Calcutta, Dec. 15: Caught between socialistic rhetoric and realpolitik, the Trinamul Congress leadership is struggling to take a stand on mayor Subrata Mukherjee’s decision to slash 15,000 jobs and introduce a voluntary retirement scheme in the Calcutta Municipal Corporation.
Mukherjee’s announcement that the corporation would shed nearly a third of its large army of employees under a voluntary retirement scheme has become a thorn for Trinamul legislators who delight in criticising the Buddhadeb Bhattacharjee government’s divestment programme.
“We have read about Subrata’s plans in newspapers. He has not informed us, nor has the issue been discussed within the party. Unless we thrash it out among ourselves, how can we make statements in the Assembly'” said MLA Sougata Roy.
He, however, added that Trinamul would “definitely discuss” the matter. As a trade unionist, Roy felt it was difficult to force confirmed civic employees to opt for VRS.
A section of the Trinamul leaders, however, said the mayor — also a labour leader at the national level — was merely thinking aloud and the civic body would not be able to mop up the Rs 1,000 crore required for the VRS.
“Even if the mayor arranges the funds for the scheme, how can a person like him — who has toured countries as a member of the International Labour Organisation propagating workers’ rights — draw up such a plan'” asked a Trinamul leader.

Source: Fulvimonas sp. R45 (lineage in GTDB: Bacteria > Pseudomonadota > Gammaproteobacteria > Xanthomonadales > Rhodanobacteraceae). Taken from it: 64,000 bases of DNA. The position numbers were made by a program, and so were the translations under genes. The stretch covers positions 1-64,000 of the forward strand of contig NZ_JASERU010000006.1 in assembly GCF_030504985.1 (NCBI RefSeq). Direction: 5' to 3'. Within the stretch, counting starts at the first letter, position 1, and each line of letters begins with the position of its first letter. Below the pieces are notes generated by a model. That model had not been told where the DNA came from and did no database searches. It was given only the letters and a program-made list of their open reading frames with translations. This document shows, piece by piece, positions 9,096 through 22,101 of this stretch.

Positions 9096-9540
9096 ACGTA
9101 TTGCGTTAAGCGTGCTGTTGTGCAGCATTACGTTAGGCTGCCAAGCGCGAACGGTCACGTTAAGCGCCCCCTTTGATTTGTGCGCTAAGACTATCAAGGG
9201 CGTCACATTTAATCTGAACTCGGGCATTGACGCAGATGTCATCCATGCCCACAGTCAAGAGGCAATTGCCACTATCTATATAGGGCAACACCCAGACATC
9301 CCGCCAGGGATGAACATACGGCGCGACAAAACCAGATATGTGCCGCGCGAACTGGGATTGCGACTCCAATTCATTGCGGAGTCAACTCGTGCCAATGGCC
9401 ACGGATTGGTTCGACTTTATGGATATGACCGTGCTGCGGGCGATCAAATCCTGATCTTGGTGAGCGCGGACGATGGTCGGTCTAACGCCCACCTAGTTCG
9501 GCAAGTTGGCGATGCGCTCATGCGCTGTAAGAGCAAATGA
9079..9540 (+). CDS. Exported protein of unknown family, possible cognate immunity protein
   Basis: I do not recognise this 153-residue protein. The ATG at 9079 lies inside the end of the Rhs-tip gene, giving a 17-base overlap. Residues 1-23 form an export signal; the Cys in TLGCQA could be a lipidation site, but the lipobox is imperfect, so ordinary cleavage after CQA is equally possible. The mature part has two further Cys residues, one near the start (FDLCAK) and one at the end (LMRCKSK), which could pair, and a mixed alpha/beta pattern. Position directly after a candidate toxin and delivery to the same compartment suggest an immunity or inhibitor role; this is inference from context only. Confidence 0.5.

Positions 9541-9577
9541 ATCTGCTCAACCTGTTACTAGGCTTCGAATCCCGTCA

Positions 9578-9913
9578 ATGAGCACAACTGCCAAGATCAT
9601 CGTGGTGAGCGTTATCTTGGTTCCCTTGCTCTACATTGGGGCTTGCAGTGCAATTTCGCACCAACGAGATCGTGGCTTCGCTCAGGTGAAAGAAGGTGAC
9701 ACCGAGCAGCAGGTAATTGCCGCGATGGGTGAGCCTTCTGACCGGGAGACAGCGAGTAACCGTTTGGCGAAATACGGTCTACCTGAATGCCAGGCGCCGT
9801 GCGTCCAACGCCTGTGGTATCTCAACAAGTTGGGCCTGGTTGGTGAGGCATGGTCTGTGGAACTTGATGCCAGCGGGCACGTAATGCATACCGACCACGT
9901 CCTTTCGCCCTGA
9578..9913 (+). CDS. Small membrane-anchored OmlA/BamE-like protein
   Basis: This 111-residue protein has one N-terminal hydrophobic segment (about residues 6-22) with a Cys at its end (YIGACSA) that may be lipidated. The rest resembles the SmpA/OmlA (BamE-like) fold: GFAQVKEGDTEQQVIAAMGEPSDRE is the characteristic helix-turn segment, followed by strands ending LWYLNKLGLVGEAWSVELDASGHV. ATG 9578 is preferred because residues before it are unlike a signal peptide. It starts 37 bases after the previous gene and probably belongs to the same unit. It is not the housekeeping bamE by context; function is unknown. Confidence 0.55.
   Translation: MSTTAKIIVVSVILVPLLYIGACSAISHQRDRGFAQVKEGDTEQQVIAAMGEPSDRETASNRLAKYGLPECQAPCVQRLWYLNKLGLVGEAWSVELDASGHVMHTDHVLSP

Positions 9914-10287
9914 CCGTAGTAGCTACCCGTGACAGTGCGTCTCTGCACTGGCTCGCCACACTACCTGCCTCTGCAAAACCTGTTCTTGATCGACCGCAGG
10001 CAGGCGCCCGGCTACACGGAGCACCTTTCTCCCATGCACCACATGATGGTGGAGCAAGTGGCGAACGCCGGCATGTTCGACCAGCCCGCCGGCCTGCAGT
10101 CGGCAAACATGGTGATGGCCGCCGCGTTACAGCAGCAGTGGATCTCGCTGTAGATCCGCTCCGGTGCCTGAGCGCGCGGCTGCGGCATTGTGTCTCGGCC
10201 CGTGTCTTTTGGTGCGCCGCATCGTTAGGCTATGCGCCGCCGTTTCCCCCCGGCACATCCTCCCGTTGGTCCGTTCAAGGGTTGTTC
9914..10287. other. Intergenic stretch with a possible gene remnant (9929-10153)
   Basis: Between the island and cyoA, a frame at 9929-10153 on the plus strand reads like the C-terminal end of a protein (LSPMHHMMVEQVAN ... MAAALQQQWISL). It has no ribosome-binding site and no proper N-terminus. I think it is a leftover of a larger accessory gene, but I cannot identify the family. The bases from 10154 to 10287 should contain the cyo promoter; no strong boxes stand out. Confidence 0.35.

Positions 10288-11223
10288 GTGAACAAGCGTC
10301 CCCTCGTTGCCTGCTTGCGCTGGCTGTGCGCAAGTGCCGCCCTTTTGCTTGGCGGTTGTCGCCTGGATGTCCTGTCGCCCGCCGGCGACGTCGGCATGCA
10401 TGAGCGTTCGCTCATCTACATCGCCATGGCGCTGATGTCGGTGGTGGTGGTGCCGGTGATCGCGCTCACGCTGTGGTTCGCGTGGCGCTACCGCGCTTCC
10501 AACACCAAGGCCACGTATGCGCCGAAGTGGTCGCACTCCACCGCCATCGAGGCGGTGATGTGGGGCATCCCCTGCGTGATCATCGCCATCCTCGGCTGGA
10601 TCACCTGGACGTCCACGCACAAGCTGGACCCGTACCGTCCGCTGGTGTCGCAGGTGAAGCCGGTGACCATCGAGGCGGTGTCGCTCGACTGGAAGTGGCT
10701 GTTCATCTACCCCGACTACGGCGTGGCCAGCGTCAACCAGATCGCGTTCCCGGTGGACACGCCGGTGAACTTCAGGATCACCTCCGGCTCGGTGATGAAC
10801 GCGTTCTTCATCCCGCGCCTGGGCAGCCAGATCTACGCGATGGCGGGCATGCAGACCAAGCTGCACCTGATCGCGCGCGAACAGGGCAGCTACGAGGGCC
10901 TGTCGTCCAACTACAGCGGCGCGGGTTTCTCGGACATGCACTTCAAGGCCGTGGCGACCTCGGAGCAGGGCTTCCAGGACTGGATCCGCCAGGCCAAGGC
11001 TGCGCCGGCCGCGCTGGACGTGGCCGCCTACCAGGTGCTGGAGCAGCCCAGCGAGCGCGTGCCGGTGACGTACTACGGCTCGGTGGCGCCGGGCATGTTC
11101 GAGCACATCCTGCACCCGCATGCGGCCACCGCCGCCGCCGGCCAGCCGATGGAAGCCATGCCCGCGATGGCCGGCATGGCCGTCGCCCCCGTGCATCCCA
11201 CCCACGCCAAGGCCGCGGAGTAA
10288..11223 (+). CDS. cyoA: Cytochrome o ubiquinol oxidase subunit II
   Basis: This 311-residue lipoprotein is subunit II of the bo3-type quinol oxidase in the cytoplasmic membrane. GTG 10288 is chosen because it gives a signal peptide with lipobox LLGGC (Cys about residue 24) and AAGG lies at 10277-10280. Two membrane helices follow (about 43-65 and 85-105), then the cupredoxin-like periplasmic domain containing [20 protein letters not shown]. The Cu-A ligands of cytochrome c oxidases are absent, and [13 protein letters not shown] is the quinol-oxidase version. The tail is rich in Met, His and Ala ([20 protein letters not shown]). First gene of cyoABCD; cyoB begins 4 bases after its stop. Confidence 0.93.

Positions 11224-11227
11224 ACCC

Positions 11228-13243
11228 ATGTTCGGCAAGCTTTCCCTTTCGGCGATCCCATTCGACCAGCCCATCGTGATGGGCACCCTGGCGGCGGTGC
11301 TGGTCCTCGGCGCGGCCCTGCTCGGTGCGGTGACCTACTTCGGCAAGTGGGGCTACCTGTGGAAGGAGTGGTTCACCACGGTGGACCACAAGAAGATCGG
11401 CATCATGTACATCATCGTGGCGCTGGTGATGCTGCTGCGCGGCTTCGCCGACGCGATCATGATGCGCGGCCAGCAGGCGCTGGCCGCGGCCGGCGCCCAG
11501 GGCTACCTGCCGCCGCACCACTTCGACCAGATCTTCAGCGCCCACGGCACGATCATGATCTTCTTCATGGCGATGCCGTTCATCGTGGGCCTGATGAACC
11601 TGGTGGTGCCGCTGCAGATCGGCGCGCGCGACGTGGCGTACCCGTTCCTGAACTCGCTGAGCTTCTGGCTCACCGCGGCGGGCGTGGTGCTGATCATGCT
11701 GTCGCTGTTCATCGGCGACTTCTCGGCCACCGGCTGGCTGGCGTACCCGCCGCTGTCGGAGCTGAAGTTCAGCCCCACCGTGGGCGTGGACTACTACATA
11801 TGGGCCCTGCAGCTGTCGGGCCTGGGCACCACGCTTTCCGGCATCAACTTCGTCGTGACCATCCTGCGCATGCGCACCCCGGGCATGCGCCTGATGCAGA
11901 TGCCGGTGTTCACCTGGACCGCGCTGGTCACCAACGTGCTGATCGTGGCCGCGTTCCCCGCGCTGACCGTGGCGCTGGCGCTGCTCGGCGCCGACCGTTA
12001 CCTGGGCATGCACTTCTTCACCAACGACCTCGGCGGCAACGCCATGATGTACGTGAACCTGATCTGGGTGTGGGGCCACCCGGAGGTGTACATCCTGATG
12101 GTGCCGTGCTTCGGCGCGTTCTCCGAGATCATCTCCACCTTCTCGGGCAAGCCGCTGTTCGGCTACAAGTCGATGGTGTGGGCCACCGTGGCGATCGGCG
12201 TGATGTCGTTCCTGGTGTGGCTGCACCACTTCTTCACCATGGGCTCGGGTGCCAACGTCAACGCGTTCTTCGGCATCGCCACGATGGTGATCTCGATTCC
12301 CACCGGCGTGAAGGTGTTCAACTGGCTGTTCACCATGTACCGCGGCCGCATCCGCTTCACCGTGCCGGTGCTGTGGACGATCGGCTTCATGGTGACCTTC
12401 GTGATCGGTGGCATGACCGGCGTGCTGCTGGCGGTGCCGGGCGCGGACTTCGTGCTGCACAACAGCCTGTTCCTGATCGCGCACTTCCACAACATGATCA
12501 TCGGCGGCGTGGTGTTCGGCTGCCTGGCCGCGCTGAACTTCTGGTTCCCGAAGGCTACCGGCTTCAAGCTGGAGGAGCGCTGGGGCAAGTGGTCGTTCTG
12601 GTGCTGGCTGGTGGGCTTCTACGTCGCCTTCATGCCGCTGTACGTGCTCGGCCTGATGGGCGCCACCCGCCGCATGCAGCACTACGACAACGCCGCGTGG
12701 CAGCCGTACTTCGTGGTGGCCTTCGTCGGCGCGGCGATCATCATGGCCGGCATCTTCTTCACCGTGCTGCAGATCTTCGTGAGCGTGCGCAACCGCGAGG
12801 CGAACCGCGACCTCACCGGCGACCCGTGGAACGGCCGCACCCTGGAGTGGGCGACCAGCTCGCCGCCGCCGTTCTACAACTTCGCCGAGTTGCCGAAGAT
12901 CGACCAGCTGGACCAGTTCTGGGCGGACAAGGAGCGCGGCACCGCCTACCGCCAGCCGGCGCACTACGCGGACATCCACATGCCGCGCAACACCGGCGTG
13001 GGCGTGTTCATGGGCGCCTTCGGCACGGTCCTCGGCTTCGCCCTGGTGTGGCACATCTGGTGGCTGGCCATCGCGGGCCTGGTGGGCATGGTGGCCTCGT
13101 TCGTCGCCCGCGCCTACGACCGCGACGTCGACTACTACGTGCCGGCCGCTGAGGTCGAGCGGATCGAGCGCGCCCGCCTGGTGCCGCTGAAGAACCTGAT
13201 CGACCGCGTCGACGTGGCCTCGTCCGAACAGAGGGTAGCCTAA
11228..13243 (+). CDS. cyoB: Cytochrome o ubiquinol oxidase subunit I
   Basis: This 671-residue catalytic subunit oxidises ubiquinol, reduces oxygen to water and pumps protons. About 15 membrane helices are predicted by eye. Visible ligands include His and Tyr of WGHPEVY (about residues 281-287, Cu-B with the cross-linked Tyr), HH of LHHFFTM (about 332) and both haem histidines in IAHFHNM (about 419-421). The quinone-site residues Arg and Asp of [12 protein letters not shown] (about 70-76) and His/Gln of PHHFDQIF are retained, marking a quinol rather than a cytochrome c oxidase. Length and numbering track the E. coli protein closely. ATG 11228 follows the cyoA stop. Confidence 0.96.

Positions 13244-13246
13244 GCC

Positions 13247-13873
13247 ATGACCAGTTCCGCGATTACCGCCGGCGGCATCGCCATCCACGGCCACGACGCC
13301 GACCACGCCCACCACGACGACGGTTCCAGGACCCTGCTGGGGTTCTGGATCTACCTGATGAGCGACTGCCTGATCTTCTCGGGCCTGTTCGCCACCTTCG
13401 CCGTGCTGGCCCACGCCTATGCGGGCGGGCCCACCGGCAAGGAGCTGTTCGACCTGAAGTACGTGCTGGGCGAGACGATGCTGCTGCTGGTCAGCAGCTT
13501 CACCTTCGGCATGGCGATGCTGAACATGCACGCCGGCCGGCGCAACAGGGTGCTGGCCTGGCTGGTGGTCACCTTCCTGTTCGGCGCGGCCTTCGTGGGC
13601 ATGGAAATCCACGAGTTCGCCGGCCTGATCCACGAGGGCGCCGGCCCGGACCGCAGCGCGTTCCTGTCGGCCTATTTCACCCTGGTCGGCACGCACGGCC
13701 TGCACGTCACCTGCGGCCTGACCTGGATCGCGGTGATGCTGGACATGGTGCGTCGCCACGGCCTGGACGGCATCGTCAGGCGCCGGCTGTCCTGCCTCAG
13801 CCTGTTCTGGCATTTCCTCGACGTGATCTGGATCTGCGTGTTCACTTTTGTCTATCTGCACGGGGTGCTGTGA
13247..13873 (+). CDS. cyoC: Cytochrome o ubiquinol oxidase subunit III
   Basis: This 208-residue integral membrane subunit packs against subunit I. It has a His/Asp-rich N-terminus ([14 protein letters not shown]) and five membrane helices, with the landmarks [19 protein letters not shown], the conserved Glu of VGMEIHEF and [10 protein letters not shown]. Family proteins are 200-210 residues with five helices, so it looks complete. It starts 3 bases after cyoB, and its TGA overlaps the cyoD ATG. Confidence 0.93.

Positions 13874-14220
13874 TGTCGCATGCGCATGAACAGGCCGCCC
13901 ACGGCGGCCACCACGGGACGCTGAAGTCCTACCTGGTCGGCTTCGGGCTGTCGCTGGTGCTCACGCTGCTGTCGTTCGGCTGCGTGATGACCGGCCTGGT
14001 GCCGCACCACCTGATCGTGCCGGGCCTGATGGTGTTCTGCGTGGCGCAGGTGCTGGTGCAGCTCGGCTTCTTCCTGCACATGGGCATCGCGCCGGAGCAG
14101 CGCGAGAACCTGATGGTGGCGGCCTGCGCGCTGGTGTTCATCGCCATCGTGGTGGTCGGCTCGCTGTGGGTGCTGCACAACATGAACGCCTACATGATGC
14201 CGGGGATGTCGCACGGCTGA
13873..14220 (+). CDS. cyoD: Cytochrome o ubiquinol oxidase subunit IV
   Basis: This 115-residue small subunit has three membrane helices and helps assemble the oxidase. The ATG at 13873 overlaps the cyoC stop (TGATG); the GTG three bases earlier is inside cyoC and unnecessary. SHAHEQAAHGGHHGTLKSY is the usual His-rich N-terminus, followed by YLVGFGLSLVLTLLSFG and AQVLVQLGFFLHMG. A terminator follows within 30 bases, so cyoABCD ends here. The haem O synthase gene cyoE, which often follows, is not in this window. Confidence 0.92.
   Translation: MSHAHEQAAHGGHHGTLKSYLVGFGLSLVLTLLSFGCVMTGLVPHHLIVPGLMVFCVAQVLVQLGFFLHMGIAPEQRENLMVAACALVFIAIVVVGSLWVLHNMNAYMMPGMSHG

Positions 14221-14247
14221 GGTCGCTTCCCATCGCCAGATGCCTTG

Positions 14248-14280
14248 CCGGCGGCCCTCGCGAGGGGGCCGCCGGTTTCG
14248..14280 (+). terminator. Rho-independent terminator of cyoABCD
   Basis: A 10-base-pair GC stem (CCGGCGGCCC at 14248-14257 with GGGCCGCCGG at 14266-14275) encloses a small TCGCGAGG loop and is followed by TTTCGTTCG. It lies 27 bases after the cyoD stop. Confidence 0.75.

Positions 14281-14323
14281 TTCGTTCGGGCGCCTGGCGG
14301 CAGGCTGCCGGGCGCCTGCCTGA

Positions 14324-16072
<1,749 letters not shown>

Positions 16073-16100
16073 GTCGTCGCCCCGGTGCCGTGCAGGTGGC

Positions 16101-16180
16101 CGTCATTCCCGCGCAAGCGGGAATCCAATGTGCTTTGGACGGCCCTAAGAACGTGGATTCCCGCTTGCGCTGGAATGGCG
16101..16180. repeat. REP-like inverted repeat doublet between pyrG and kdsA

Mukherjee said he will have access to the money the state will get from the Department of International Development, UK.
Another section of the party said it was high time the leadership fixed its own stand on Mukherjee’s proposal. “We can no longer afford to dither on such important issues like VRS offers to 15,000 civic employees. The mayor should be immediately summoned by Mamata Banerjee,” a senior Trinamul leader said.
The leaders against the VRS plans also said that they feared an erosion in the Trinamul mass base if the proposal was implemented. “We are walking on a tight rope since the mayor unfolded his plans. He may have spoken from an administrative compulsion, but it is clashing head on with our image,” a Trinamul youth leader said.
But Mukherjee, reeling under the burden of an annual pay packet of Rs 230 crore, sounded resolute. “I know I will face criticism for my plans but a political party does not pay the employees’ salary. They are paid from the money the public pays as tax. If I can make it work, we will save more than Rs 100 crore every year,” he said.
Trinamul now appears to be treading on a double-edged sword. One one hand, it is defensive after a “top” leader floated an “anti-worker” proposition, and, on the other, it has provided a handle to the CPM.